“We love because God first loved us,” are the words to a favorite children’s song. Without God we can not love because God is love. This is what John is trying to tell us in today’s scripture lesson. Love is a gift from God. Without Him it would be impossible for us to love. Though I know many people who do not believe in God do love people, and they can do this according to the most common definition of love from Merriam-Webster dictionary: strong affection for another arising out of kinship or personal ties; attraction based on sexual desire; affection based on admiration, benevolence, or common interests. Sure, all human beings are capable of this kind of love.

We are also capable of apathy. Hate is not, as we might expect, the opposite of love. Apathy is the opposite of love. Not caring whether someone lives or dies, is happy or sad, is sick or hungry or unclothed is the opposite of love. This is true when we look at another definition of love: unselfish loyal and benevolent concern for the good of another: as the fatherly concern of God for humankind or brotherly concern for others. This is the kind of love that we can’t give without love of our Father on which to build. But it is also this type of love that we often forget to share.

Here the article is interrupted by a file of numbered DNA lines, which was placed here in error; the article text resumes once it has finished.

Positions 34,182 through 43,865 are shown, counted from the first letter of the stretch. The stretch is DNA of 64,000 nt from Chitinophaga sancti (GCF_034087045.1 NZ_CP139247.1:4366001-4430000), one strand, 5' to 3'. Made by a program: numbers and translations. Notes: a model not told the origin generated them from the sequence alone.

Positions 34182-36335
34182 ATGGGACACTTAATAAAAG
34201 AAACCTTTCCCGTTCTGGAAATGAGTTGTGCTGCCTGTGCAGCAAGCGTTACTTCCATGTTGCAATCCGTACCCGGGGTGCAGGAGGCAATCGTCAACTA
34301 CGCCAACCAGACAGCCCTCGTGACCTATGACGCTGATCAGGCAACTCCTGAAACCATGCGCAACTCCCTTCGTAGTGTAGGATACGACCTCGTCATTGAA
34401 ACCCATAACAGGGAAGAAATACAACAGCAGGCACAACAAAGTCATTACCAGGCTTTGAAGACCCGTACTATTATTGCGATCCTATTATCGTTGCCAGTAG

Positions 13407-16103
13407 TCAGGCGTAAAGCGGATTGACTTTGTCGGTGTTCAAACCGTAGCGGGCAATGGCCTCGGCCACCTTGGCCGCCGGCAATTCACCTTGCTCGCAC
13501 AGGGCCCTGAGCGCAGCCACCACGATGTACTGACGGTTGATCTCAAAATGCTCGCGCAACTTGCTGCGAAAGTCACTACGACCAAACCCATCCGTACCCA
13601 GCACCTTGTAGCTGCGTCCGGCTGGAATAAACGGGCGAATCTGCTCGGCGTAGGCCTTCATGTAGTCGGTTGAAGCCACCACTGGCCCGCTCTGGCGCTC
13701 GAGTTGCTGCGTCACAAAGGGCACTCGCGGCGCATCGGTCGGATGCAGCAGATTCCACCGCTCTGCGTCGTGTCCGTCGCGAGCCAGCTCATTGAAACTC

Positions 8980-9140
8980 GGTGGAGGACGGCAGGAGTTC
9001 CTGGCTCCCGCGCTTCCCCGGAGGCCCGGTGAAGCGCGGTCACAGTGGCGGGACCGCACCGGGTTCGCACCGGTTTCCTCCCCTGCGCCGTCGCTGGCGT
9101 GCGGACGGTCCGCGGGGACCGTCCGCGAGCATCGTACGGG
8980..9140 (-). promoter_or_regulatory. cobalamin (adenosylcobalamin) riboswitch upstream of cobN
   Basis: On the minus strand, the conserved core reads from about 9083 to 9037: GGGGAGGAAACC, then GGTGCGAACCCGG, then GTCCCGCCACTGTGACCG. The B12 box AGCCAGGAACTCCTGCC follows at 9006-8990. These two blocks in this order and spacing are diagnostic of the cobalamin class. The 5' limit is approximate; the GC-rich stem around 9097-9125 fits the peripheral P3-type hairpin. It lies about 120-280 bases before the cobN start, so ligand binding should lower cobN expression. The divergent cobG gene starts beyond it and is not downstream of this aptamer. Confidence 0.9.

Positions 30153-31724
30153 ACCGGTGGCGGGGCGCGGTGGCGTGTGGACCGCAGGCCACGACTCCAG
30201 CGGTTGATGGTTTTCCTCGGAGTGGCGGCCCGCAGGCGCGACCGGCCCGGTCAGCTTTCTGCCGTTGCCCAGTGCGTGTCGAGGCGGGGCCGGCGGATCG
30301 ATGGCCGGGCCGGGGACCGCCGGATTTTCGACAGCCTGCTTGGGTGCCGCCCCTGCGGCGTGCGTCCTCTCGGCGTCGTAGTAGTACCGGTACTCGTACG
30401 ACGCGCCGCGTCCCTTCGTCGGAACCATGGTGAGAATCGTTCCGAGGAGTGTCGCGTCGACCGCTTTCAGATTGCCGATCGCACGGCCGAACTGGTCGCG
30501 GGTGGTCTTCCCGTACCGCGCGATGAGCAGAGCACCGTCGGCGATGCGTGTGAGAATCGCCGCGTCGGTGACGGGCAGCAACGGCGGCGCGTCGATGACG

John writes, “If a man say, I love God, and hateth his brother, he is a liar: for he that loveth not his brother whom he hath seen, cannot love God whom he hath not seen.” Here we see the use of the word “hate” as the opposite of love, although this has a much different meaning in the ancient languages. To hate is to separate oneself from another. It means to ignore, reject, turn our back on. When we hate someone, we purposely do not meet their needs. Love is active. It is sacrificing oneself for the sake of another. Hate is sacrificing another for our own sake.